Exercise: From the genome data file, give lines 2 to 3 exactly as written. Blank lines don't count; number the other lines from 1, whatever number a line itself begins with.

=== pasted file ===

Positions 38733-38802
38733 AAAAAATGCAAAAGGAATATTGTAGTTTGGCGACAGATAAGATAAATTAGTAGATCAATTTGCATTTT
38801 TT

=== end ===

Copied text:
38733 AAAAAATGCAAAAGGAATATTGTAGTTTGGCGACAGATAAGATAAATTAGTAGATCAATTTGCATTTT
38801 TT